RIGA - Crossed Swords 2018, the technical red teaming cyber defence exercise of the NATO Cooperative Cyber Defence Centre of Excellence, took place last week in Latvia in cooperation with CERT.LV. This year the exercise expanded considerably in scope and complexity, covering several geographical areas, involving critical information infrastructure providers and cyber-kinetic engagement of military units.
“The exercise aims to practice skills required to fill the role of the Red Team at cyber defence exercises and to offer the most cutting-edge and challenging training experience for national cyber defenders. It is evident that in order to defend ourselves better in cyber space, we need to know how attacks are carried out,” explained Aare Reintam, Project Manager of Technical Exercises at the NATO CCD COE. „Exercise Crossed Swords offers a complete inside-out understanding of the most current cyber threats,” added Reintam.
Crossed Swords 2018 focused on enhancing further cooperation and information sharing between civilian and military spheres, joining together Critical Information Infrastructure (CII) providers and military units. For the first time several kinetic and cyber operations were carried out simultaneously in different geographical locations. In 2018 the exercise involved more than 80 participants from 15 countries.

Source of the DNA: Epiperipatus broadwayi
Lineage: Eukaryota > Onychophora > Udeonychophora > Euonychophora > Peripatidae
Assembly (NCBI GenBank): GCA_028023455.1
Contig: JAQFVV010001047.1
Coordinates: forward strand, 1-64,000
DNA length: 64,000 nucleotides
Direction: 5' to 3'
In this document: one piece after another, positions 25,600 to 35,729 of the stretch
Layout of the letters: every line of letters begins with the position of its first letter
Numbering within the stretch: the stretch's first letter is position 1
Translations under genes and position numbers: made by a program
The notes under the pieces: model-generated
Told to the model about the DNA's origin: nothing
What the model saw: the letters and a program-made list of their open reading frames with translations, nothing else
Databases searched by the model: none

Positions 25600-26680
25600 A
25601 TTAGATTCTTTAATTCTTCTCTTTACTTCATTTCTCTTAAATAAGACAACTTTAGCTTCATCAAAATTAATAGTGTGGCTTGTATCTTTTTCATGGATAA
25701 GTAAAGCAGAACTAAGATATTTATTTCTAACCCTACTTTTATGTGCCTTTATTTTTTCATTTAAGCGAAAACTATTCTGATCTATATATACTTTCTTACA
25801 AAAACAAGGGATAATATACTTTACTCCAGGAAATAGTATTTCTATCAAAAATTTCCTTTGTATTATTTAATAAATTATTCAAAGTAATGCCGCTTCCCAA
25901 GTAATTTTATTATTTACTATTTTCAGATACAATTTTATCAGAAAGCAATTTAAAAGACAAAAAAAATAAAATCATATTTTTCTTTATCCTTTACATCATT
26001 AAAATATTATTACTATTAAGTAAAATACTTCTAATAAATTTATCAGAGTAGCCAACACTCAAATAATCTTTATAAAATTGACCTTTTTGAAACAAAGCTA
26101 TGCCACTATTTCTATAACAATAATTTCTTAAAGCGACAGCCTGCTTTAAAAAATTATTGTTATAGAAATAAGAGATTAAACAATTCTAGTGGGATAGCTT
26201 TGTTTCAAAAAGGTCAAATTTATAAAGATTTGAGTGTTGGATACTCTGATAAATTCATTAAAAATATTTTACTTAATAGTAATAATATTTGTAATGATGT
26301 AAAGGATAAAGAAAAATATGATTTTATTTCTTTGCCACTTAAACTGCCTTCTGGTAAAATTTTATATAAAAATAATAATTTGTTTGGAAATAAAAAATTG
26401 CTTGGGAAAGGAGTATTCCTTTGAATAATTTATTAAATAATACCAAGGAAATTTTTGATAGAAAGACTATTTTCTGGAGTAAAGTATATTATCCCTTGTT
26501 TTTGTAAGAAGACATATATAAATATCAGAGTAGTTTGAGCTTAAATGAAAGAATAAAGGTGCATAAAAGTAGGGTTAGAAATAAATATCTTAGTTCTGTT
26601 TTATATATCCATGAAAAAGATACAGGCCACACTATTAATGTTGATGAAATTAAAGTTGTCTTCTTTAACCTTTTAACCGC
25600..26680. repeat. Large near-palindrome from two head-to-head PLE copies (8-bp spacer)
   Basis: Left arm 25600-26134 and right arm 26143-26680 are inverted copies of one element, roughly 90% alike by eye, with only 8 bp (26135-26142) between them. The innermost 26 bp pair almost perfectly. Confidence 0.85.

”This year we used the mobile network technologies for identifying a target, drone surveillance and 5G sensors for acquiring its location and gathering further information enabling to accomplish the goal. Operations in cyber space, no matter how vast it is, can reach only as far as it has some form of connectivity,” said Bernhards Blumbergs, cyber security expert from CERT.LV. “In cases where a desired target is not directly reachable over cyber space, the kinetic engagement by military units equipped with the latest technological and tactical advancements is required to execute such an operation,” added Blumbergs.
Crossed Swords is the sister exercise of Locked Shields, the world’s largest and most complex international technical cyber defence exercise. It focuses on training penetration testers, digital forensics professionals, situational awareness experts that fill the role of the attacking team at Locked Shields.
The exercise was organized by the NATO Cooperative Cyber Defence Centre of Excellence, a NATO-accredited cyber defence hub in Tallinn in partnership with CERT.LV. In addition Latvian Ministry of Defence, Latvian Armed Forces, Latvian Cyber Defence Unit, Estonian Defence Forces, Estonian Cyber Defence League, Utica College, Latvian Mobile Telephone, BHC, Grey Cortex, Stamus Networks, Threod, Defendec, Martem and others contributed expertise and technology.